Benjamin Moore Helps Define the Color of the Universe
November 29, 2009
Benjamin Moore’s Ivory Tower 2157-70 is the paint color most closely matched to the beige tone that NASA scientists say is the color of our universe.
MONTVALE, NJ – Benjamin Moore’s Ivory Tower 2157-70 is the paint color most closely matched to the beige tone that NASA scientists say is the color of our universe.
A report recently issued on nasa.gov noted that a group of NASA scientists wondered what color the entire sky would be if it was “smeared out.” Their curiosity was triggered while researching what stars are commonplace in nearby galaxies. The answer was a “conditionally perceived shade of beige” that earned the name “Cosmic Latte.” Benjamin Moore’s color experts analyzed the posted hue and found the Ivory Tower match among its 3,300-color palette.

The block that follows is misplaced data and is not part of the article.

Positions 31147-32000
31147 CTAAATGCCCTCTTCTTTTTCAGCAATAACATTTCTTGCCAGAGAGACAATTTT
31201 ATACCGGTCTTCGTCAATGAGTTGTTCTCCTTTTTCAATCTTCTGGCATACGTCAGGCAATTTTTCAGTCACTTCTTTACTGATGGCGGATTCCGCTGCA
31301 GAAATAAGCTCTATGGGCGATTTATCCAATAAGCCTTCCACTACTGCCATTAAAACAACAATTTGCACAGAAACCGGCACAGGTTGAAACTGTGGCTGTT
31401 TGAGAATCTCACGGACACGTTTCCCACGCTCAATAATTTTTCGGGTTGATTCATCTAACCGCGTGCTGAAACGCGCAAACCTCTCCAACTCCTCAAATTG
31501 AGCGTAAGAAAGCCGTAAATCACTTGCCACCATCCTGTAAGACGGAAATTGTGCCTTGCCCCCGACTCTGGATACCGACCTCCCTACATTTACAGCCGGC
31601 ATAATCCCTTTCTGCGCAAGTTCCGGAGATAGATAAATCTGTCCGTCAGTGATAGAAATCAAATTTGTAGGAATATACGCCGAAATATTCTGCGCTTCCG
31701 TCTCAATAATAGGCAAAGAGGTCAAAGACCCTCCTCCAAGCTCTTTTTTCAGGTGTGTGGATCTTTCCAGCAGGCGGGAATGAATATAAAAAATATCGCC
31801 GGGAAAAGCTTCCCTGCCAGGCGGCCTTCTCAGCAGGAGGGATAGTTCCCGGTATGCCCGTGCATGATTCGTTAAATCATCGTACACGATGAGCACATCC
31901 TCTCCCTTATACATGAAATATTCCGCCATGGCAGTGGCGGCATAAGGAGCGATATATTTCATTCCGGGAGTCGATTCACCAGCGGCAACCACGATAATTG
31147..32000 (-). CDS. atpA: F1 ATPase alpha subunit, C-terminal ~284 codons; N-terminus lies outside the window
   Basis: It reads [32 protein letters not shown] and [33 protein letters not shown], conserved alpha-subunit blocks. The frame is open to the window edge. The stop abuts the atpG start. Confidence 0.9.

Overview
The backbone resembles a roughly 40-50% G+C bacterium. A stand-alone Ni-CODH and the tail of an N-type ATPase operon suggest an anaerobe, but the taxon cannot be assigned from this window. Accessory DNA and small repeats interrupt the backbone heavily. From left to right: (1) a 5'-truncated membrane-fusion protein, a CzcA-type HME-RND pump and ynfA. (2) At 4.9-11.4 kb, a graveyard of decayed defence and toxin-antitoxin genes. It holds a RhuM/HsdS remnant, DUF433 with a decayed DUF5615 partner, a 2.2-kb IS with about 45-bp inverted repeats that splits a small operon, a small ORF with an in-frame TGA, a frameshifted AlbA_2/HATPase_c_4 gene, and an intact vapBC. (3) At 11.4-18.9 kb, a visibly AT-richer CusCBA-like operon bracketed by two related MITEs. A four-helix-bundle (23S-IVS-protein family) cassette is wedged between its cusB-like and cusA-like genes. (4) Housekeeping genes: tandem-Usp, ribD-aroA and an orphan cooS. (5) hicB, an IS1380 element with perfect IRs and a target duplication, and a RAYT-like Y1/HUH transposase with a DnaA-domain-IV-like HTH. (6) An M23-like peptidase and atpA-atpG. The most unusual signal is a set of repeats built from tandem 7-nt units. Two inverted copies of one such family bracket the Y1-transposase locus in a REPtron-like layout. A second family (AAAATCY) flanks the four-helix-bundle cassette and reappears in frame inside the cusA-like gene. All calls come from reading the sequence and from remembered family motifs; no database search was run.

And, just what did it take for the NASA team to come to its findings?
They measured light from thousands of stars from more than 200,000 galaxies and computed a total average, assigning a color value. The single perceived composite color they came up with has become much less blue over the past 10 billion years, indicating that redder stars are becoming more prevalent.
“The science behind this NASA discovery was quite complex,” said Carl Minchew, Benjamin Moore’s Director of Color Technology. “And, though they had to make some assumptions, it’s an ambitious and tremendously exciting concept for us all to ponder.”